When you are younger it can be hard to envision a time when your mental faculties could become diminished. There is also the possibility of physical incapacitation later in your life.
However, it is important to prepare for the eventualities of aging. When you are planning your estate you should include an incapacity planning component.
Isn’t It Very Unlikely?
Everyone knows that incapacitation exists. However, you may be among those who are under the impression that it is very unlikely that you will become incapacitated eventually. This is something that happens to “someone else,” right?
If this is your stance you should understand the facts. Alzheimer’s disease is not the only cause of incapacity. However, even if there was no other cause, incapacity planning would be a must.
The segment of the population between the ages of 85 and 94 grew faster than any other between the years 2000 and 2010 according to the United States Census Bureau.
If you visit the Social Security Administration website there is a life expectancy calculator. You can enter any age and see the average life expectancy for someone of that particular age. If you do this, you will find that it is likely that you will live into your 80s if you are 65 today.
Now, back to Alzheimer’s disease. According to the Alzheimer’s Association, upwards of 45 percent of people who are at least 85 are suffering from the disease. Some 13 percent of those who are at least 65 have Alzheimer’s. This disease can make it impossible for sufferers to make sound decisions.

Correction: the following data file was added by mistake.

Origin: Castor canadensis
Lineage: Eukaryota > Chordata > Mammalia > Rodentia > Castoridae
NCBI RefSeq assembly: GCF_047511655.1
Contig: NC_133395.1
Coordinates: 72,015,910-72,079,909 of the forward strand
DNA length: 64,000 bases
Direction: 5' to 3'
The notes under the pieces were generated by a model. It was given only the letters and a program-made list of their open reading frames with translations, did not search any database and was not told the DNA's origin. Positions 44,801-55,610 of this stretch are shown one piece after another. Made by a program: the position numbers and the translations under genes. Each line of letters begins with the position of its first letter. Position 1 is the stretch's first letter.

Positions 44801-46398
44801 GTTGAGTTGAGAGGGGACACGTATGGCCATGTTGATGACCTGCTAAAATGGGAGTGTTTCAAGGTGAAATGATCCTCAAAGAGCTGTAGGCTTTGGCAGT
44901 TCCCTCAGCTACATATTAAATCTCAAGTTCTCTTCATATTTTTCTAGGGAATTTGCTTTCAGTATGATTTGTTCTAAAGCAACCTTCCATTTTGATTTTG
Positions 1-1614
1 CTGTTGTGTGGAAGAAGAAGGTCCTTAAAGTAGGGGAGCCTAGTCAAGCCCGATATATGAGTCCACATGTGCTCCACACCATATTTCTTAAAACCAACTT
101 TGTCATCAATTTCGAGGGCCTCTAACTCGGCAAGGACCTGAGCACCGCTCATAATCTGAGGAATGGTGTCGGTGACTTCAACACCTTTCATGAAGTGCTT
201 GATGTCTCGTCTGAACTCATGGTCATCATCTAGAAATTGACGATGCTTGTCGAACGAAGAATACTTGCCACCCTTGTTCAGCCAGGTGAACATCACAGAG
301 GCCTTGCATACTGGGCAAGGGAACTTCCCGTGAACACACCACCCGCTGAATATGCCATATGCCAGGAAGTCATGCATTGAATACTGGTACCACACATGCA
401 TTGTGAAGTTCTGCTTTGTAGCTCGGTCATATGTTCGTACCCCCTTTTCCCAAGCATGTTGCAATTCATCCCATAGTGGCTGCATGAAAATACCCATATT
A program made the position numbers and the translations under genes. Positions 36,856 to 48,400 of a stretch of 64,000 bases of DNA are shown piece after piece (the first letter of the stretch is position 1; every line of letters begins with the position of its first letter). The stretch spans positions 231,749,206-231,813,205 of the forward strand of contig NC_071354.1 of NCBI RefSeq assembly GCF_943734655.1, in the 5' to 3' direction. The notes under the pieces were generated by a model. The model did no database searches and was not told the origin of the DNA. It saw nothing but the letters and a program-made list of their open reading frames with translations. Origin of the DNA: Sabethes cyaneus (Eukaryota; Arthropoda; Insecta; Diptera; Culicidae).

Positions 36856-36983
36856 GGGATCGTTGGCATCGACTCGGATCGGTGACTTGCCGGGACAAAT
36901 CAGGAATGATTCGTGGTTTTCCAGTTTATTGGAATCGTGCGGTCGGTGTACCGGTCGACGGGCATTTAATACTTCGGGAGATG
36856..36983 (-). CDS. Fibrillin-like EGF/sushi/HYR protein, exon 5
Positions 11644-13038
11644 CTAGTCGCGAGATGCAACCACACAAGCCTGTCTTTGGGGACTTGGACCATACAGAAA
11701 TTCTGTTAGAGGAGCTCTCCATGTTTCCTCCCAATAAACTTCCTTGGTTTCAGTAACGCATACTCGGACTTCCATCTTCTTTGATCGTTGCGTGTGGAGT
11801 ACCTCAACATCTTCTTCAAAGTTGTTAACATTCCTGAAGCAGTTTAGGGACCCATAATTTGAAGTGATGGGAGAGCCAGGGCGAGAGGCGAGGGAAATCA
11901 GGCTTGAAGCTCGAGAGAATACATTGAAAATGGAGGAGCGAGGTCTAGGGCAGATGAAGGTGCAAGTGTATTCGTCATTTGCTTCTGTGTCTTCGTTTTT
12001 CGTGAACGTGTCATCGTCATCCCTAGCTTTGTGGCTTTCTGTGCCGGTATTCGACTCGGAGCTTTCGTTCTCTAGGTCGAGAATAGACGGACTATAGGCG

When you look at these facts you come away with a clear answer to the question posed at the beginning of this section. No, future incapacity is not something that is very unlikely for the average American.
Who Manages Your Property?
Who would manage your property if you were to become incapacitated? If you have taken appropriate incapacity planning efforts, a decision-maker of your own choosing will be in place to manage your financial affairs.
You could use an incapacity planning device called a durable power of attorney to name an attorney-in-fact to handle your financial affairs in the event of your incapacitation.
This is one possible option. A revocable living trust is thought of primarily as a probate avoidance tool, but it can also be useful as an incapacity planning device.
With this type of trust you can act as the trustee while you are alive and of sound mind, so you don’t surrender control of the assets that have been conveyed into the trust. However, when you are creating the trust agreement, you could include the selection of a successor or disability trustee.
If it was determined that you have become unable to act as trustee, your hand-picked successor trustee would be in place to succeed you.
Parman & Easterday
Latest posts by Larry Parman, Attorney at Law (see all)
- Clarity is Key to Planning & How Tom Petty Could’ve Done It Better - July 18, 2019
- Why Crowdfunding May Cost You Medicaid Eligibility - July 16, 2019
- Beneficiary Designations, etc., Aren’t a True Substitute for a Trust - July 11, 2019